The Labour leader, Ed Miliband, has called for a full inquiry into the banking industry, along the lines of the Leveson Inquiry into the media. But the Government has rejected this as unnecessary on the grounds that we already know the nature of the problem – a view echoed by Labour’s own last Chancellor, Alistair Darling. Labour’s problem is that much that has occurred under financial regulations which its own government put in place. Instead of a full inquiry the Prime Minister has ordered an inquiry into the arrangements for setting Libor, a process which is currently unregulated. The Government is also considering bringing in a law to disqualify directors of banks which fail from taking up positions in the City afterwards.
There is also talk of criminalising other activities, such as attempting to manipulate interest rates - which is not itself a crime at the moment, though it is believed that the police are looking into whether any of those alleged to be involved in the Libor scandal could be brought to book under other criminal legislation.
Most of all, the Government is depending on its proposed reform of the structure of banks, following the publication of the Vickers Report last year, which recommended the splitting up of banks between their retail, high street functions on one hand and their investment banking activities on the other. The idea is that the former would go on receiving the implicit security of state bailouts if they got into trouble, whereas the latter would be on their own. Because investment banking is very much a highly competitive international activity it is hard for any country to bring in regulations to curb its excesses if it wants to retain any of the business. The idea behind Vickers is that at least the taxpayer won’t have to foot the bill if risk-taking investment banks get into trouble. The Government, however, has been criticised for watering down Vickers.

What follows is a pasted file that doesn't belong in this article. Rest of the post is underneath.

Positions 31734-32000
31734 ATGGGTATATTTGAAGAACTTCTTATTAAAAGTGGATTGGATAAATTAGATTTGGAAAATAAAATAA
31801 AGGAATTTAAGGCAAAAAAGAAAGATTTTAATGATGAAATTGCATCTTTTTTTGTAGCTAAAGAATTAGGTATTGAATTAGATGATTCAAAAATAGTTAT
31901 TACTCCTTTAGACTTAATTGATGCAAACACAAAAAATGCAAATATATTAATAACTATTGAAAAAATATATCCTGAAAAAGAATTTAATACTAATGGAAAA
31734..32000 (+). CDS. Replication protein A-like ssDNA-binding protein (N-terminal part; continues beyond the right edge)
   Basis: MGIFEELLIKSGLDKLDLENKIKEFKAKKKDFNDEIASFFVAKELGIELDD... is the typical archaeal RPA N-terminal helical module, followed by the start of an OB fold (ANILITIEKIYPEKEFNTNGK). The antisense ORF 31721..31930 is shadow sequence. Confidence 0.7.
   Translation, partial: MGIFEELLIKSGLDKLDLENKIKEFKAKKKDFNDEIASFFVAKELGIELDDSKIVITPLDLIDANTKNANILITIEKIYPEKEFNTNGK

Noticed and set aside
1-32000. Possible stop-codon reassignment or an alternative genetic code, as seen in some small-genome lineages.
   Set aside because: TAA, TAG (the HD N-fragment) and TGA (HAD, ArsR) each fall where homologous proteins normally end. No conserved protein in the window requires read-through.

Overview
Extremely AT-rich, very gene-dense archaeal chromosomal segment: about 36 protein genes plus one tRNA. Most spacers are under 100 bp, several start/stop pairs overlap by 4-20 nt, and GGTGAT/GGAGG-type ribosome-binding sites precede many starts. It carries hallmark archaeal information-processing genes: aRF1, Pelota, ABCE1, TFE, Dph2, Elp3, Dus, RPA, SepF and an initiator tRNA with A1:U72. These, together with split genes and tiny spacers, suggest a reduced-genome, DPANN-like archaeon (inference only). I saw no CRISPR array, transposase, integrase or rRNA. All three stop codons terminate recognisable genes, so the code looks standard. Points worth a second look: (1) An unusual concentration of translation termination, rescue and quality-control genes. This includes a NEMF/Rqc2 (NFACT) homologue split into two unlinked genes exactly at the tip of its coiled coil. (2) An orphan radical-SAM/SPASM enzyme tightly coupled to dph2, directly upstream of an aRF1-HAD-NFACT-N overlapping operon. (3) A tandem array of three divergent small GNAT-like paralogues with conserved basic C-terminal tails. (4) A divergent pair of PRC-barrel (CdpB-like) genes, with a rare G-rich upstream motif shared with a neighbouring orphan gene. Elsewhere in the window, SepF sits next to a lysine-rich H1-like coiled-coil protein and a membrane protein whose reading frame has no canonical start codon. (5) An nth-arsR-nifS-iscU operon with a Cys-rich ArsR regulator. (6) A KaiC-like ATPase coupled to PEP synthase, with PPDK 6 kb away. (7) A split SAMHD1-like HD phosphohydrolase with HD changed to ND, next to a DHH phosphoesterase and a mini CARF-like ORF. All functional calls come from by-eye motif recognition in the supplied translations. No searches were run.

What’s clear is that the banking scandals have done serious damage to bankers, the City and the UK itself. Since Britain depends so much on its financial services industry this is no light matter. Whether trust in it can be restored is now the most burning issue facing the City and, indeed, the government.
What’s your view?
- How surprised are you by the banking scandals revealed last week?
- Were you affected by the mis-selling of interest rate insurance policies and, if so, how?
- Do you think the resignation of Marcus Agius from Barclays is sufficient or should Bob Diamond go too? Do you agree with Ed Miliband that there should be a wholesale inquiry into the banking industry?
- Should directors of failed banks be disqualified?
- Should there be new criminal sanctions on various forms of banking ‘misconduct’?
- Is the Government doing enough to implement Vickers?
- And what, if anything, do you think needs to be done in addition to restore trust in the bankers?